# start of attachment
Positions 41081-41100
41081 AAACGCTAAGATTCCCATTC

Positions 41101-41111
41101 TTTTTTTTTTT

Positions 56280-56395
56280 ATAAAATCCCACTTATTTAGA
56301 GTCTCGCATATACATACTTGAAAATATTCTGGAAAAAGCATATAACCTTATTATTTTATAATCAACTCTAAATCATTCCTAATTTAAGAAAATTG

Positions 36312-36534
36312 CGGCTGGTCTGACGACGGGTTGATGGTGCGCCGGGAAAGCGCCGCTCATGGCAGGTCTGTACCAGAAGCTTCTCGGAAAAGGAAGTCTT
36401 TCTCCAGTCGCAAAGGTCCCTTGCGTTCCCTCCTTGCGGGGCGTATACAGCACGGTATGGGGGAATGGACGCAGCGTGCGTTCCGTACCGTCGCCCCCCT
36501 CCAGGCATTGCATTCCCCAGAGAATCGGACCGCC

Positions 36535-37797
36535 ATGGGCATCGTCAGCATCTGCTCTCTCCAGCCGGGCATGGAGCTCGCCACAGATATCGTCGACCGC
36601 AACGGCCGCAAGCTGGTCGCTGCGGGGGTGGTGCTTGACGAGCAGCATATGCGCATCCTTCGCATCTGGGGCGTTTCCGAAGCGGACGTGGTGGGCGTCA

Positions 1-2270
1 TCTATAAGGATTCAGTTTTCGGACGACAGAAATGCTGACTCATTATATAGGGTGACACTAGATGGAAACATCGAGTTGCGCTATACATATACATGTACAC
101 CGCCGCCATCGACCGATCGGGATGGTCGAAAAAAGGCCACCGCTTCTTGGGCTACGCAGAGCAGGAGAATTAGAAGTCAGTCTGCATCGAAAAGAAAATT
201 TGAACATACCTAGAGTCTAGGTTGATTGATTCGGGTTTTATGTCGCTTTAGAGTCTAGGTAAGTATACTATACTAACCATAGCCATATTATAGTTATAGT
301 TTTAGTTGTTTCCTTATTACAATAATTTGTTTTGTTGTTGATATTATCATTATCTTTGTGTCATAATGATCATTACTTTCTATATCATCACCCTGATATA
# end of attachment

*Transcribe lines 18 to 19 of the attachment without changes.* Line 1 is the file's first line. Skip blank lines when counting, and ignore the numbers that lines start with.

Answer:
201 TGAACATACCTAGAGTCTAGGTTGATTGATTCGGGTTTTATGTCGCTTTAGAGTCTAGGTAAGTATACTATACTAACCATAGCCATATTATAGTTATAGT
301 TTTAGTTGTTTCCTTATTACAATAATTTGTTTTGTTGTTGATATTATCATTATCTTTGTGTCATAATGATCATTACTTTCTATATCATCACCCTGATATA